Town halls

This is a short meeting (30–60 minutes), hosted by senior management, that is intended to provide high-level information about a significant event or big-picture progress.

Good for

Major events that have department-wide results (business plan or annual budget, restructuring, etc); could also be UBC-wide, etc., as the situation warrants.


  • The audience hears the same message at the same time.
  • It puts senior management in front of staff.
  • Information can be delivered personally, to a large audience, in a relatively short time.
  • Staff have some opportunity to ask questions and receive answers.
  • Senior managers have an opportunity to update staff on organization-wide issues and reinforce links between their efforts and department or UBC-wide goals.


  • There is an impact on service delivery while staff attend the meeting: fewer staff at work yields longer waits for clients.
  • Large groups can intimidate some people, preventing them from asking questions.
  • Some people like to grandstand.
  • The logistics can be complex, and expensive if off campus.


Staff often want to receive information from the people they perceive as driving significant events or changes in an organization. This is often the managing director or superintendents.

Town Halls are usually scheduled to announce or communicate a significant event, such as a fiscal year review, business plan, or restructuring. The information shared is often “big picture.” Sometimes the details surrounding the event can be unclear.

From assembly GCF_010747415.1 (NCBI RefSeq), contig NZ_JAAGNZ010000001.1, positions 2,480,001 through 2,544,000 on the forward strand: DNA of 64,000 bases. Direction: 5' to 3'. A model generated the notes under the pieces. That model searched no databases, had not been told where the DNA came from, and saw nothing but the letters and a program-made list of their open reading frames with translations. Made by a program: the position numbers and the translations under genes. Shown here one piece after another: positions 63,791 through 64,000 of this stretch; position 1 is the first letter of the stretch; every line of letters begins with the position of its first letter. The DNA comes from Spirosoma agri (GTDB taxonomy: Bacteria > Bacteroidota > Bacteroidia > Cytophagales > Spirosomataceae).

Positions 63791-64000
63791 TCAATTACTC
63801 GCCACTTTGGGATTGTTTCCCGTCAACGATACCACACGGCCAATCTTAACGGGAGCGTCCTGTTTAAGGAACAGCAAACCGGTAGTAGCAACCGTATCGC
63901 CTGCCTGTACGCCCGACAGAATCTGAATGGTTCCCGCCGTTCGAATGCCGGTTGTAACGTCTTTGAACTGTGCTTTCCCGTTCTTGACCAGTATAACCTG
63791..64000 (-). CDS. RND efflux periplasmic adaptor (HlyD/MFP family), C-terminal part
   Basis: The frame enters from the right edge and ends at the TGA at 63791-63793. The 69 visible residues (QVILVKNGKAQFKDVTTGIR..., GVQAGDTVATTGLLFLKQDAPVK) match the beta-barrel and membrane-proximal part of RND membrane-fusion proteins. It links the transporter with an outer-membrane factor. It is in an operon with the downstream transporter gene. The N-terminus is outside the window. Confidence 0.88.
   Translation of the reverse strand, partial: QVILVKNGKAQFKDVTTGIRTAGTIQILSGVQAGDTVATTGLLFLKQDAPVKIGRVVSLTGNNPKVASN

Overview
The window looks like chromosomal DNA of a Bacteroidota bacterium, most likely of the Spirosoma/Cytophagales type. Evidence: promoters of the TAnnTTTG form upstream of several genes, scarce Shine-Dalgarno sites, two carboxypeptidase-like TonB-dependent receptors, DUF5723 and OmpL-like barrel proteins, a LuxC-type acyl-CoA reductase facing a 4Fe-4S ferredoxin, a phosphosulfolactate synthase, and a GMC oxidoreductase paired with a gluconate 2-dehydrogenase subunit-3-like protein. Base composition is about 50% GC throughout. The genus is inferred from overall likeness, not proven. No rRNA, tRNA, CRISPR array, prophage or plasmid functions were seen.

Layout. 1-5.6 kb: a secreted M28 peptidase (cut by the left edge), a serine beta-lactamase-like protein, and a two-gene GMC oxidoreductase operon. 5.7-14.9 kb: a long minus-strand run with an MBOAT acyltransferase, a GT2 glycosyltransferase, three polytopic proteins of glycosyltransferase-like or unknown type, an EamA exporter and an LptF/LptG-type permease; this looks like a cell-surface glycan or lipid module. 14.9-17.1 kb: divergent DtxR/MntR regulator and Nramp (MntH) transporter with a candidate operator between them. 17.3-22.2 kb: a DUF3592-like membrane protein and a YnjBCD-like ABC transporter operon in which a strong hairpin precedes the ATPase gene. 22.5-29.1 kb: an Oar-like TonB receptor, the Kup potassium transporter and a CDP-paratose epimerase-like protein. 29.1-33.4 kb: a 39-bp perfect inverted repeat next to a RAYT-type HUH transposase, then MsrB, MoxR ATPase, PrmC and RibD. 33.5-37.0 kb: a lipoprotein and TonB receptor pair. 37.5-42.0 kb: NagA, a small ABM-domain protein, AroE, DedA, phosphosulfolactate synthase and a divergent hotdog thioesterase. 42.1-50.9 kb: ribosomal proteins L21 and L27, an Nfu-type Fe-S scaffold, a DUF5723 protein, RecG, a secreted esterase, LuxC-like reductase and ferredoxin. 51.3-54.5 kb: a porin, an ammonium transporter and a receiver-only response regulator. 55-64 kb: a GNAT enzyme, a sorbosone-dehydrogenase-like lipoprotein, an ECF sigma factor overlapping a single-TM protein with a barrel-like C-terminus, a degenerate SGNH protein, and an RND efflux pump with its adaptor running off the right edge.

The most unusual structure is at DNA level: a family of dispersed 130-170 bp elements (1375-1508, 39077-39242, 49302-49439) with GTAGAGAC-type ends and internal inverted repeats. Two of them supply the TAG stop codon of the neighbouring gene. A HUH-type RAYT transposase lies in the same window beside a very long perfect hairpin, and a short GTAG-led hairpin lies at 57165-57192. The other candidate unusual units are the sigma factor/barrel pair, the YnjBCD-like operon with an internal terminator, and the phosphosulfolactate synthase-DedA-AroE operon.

It can be tempting to wait until more information is available before communicating, but employees may perceive this as avoiding the issue or a lack of respect or concern for their position. Often, people want to hear their department’s leader acknowledge their information needs and concerns and to get assurances that they will receive more information at a later date. Sometimes they need to vent frustration, although they are expected to be civil and professional towards management and other members of the audience.

Staff come to a central location, usually on campus, for a presentation. The information shared should address issues that will affect the audience directly. Often, there is a question and answer session. Q&A sessions are usually less confrontational when the information is not controversial (the introduction of a business plan as opposed to job losses). Light refreshments can be available; the meetings usually run 30–90 minutes.

Meetings should take place during the audience’s normal working hours because staff have other after-work commitments. Where client-service needs warrant, meetings can take place on a divisional level (e.g., all staff from Custodial Services or Municipal Services). When these smaller meetings are held, it is best when they are held within a short time span (on the same morning/afternoon or at least on the same day). Otherwise, the rumour mill ramps up: e-Mails are exchanged, phone calls are made, and the information can become speculative or distorted very quickly.

Handouts or information kits should be distributed or posted on an the staff tab on the Building Operations website so that staff can later review the information they receive at their own pace. This also increases the accuracy of “pass-along” information to those staff who may not have been present. Handouts should be distributed after the meeting; otherwise, the audience is more focused on reading the handout than on listening to the presentation.

Consider staff with special needs. Does anyone need an American Sign Language interpreter? Are venues accessible for people with mobility challenges?

Next steps

Follow-up department-wide meetings may occur, but it is preferable that managers and supervisors deliver additional information when it becomes available. This reinforces middle management’s role in the organization as a two-way conduit of information between senior management and the front line. Talking points or presentations should be provided so people receive consistent information.